This avoidance of truth skewed many non-Indigenous people from understanding the history of Indigenous Peoples in Turtle Island, putting reconciliation at risk.

Since the Commission was cautious and discreet about the documentation of deceased children, the full magnitude could not be measured, thereby maintaining protection of churches and governmental assets. The Catholic Church has been reluctant to provide any records requested by Indigenous communities.

No true accountability has been taken from the Canadian government yet or have taken adequate measures to address the long history of genocide that continues to take place today in Canada.

A handful of non-Indigenous settlers have stood in solidarity with Indigenous communities. There are several other new and ongoing investigations taking place across Canada, and there are over 6, remains that have been found to date – that number is expected to continue to rise as more investigations occur.

On September 30, recognized as Orange Shirt Day across Canada is marked as a national day of remembrance to honor residential school survivors, families, and communities.

This is the first time a national remembrance has been declared to commemorate the legacy and is a reminder of Canadian history. It will also be marked as a month of education and awareness to share resources, experiences, and healing. There is still more work needed before taking steps towards true reconciliation.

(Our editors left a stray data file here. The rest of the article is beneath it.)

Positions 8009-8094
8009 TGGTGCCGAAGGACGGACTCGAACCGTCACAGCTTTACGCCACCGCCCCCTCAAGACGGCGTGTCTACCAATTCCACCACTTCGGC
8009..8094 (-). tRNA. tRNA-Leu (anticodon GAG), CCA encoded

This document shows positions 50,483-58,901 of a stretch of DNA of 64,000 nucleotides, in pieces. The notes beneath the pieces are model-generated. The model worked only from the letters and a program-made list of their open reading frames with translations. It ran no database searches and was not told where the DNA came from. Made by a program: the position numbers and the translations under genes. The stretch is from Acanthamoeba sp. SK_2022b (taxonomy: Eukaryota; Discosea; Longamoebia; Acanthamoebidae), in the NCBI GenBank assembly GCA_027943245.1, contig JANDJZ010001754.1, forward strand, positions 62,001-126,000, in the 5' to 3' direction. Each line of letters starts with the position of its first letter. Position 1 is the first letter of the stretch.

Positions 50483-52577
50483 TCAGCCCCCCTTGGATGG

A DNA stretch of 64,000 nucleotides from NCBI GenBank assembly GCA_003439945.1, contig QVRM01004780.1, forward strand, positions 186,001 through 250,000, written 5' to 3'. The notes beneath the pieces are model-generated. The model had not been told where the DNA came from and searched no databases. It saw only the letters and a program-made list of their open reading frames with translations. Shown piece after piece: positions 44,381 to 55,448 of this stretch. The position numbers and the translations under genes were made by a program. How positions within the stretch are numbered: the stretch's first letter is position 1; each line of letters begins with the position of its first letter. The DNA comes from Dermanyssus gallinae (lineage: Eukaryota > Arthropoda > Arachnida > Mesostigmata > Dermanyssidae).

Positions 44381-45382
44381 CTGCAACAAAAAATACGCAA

Many Indigenous land defenders continue to be targeted and threatened, and the remaining two percent of old growth trees on unceded territories are at risk. The Indigenous youth suicide rate is three or four times higher than that of non-Indigenous youth, and over 50 percent of Indigenous children and youth are in the foster care system and institutionally separated from their lands, communities, language and culture.

Many Indigenous communities still do not have access to fresh water, and corporations responsible for contamination due to fracking and mining are not held accountable. The incarceration rates and deaths from drug and alcohol abuse is also the highest amongst Indigenous populations.

All of these are repercussions of the residential schools and colonial systemic genocide. The Canadian government must implement the remaining 85 calls to action from the report and adopt and comply with principles of the United Nations Declaration on the Rights of Indigenous Peoples. Canadians can contact their Members of Parliament and local government representatives demanding concrete action.

Funding is also a way to support Indigenous communities by donating to programs, services, projects, actions, and Indigenous-led activism. Every year on September 30, people across Canada wear orange and participate in Orange Shirt Day events to recognize and raise awareness about the history and legacies of the residential school system in Canada.

The day of remembrance is now commonly observed in the United States as well in remembrance of survivors of the residential school system in the country. Learn about Cultural Survival’s response to Covid September 29, By Nati Garicia Maya Mam, CS Staff On September 30, , Canada will hold its first-ever statutory holiday observation of Orange Shirt Day, also known as the National Day for Truth and Reconciliation, to commemorate the missing and murdered children from residential schools and honor the healing journey of residential school survivors.

Photo courtesy of Nati Garcia. Rosalin Sam-Edmonds Lilwat Nation. Human Rights.